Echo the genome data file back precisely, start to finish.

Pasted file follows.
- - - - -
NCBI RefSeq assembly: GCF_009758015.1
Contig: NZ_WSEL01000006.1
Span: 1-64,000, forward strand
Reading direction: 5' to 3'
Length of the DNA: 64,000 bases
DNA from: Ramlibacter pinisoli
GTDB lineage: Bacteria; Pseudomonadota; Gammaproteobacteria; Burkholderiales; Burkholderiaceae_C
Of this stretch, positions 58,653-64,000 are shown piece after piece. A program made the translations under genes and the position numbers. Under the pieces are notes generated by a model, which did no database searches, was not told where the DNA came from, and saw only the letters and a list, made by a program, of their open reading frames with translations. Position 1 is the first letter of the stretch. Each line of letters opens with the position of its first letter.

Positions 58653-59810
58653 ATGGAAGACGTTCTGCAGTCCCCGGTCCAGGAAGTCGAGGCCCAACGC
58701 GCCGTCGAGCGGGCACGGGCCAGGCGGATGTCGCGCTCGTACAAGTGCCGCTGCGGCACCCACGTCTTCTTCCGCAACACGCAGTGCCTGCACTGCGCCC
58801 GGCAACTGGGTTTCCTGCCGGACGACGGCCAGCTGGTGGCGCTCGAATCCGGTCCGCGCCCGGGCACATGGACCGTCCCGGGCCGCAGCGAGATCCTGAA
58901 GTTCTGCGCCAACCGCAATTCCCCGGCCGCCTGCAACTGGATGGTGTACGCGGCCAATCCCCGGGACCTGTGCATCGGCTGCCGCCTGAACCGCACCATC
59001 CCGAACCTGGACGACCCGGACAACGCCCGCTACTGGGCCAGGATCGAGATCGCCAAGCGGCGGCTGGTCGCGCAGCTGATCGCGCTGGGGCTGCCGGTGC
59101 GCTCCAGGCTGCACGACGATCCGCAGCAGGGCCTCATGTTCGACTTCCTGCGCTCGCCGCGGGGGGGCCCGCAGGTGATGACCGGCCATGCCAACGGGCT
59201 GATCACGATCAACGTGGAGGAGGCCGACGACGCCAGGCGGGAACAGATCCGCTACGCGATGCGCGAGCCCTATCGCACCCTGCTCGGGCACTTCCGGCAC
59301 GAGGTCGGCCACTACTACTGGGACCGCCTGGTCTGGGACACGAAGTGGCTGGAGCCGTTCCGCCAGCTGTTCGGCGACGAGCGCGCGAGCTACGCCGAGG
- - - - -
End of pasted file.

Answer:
NCBI RefSeq assembly: GCF_009758015.1
Contig: NZ_WSEL01000006.1
Span: 1-64,000, forward strand
Reading direction: 5' to 3'
Length of the DNA: 64,000 bases
DNA from: Ramlibacter pinisoli
GTDB lineage: Bacteria; Pseudomonadota; Gammaproteobacteria; Burkholderiales; Burkholderiaceae_C
Of this stretch, positions 58,653-64,000 are shown piece after piece. A program made the translations under genes and the position numbers. Under the pieces are notes generated by a model, which did no database searches, was not told where the DNA came from, and saw only the letters and a list, made by a program, of their open reading frames with translations. Position 1 is the first letter of the stretch. Each line of letters opens with the position of its first letter.

Positions 58653-59810
58653 ATGGAAGACGTTCTGCAGTCCCCGGTCCAGGAAGTCGAGGCCCAACGC
58701 GCCGTCGAGCGGGCACGGGCCAGGCGGATGTCGCGCTCGTACAAGTGCCGCTGCGGCACCCACGTCTTCTTCCGCAACACGCAGTGCCTGCACTGCGCCC
58801 GGCAACTGGGTTTCCTGCCGGACGACGGCCAGCTGGTGGCGCTCGAATCCGGTCCGCGCCCGGGCACATGGACCGTCCCGGGCCGCAGCGAGATCCTGAA
58901 GTTCTGCGCCAACCGCAATTCCCCGGCCGCCTGCAACTGGATGGTGTACGCGGCCAATCCCCGGGACCTGTGCATCGGCTGCCGCCTGAACCGCACCATC
59001 CCGAACCTGGACGACCCGGACAACGCCCGCTACTGGGCCAGGATCGAGATCGCCAAGCGGCGGCTGGTCGCGCAGCTGATCGCGCTGGGGCTGCCGGTGC
59101 GCTCCAGGCTGCACGACGATCCGCAGCAGGGCCTCATGTTCGACTTCCTGCGCTCGCCGCGGGGGGGCCCGCAGGTGATGACCGGCCATGCCAACGGGCT
59201 GATCACGATCAACGTGGAGGAGGCCGACGACGCCAGGCGGGAACAGATCCGCTACGCGATGCGCGAGCCCTATCGCACCCTGCTCGGGCACTTCCGGCAC
59301 GAGGTCGGCCACTACTACTGGGACCGCCTGGTCTGGGACACGAAGTGGCTGGAGCCGTTCCGCCAGCTGTTCGGCGACGAGCGCGCGAGCTACGCCGAGG